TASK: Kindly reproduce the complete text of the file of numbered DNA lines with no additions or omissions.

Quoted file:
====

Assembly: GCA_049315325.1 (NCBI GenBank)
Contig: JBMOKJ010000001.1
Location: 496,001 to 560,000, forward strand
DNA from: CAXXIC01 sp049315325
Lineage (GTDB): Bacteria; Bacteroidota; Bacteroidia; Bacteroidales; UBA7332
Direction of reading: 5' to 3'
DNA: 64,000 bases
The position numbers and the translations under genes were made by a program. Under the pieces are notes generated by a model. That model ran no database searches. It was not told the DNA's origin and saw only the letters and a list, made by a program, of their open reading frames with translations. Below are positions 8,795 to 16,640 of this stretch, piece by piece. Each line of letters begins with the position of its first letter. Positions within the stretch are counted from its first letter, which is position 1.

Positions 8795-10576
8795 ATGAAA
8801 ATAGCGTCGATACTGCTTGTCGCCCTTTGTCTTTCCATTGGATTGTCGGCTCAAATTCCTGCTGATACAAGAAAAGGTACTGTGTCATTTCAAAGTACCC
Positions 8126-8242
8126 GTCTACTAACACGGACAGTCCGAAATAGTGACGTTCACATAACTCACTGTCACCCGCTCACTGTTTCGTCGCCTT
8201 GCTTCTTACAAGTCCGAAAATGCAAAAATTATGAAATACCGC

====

Assembly: GCA_049315325.1 (NCBI GenBank)
Contig: JBMOKJ010000001.1
Location: 496,001 to 560,000, forward strand
DNA from: CAXXIC01 sp049315325
Lineage (GTDB): Bacteria; Bacteroidota; Bacteroidia; Bacteroidales; UBA7332
Direction of reading: 5' to 3'
DNA: 64,000 bases
The position numbers and the translations under genes were made by a program. Under the pieces are notes generated by a model. That model ran no database searches. It was not told the DNA's origin and saw only the letters and a list, made by a program, of their open reading frames with translations. Below are positions 8,795 to 16,640 of this stretch, piece by piece. Each line of letters begins with the position of its first letter. Positions within the stretch are counted from its first letter, which is position 1.

Positions 8795-10576
8795 ATGAAA
8801 ATAGCGTCGATACTGCTTGTCGCCCTTTGTCTTTCCATTGGATTGTCGGCTCAAATTCCTGCTGATACAAGAAAAGGTACTGTGTCATTTCAAAGTACCC
Positions 8126-8242
8126 GTCTACTAACACGGACAGTCCGAAATAGTGACGTTCACATAACTCACTGTCACCCGCTCACTGTTTCGTCGCCTT
8201 GCTTCTTACAAGTCCGAAAATGCAAAAATTATGAAATACCGC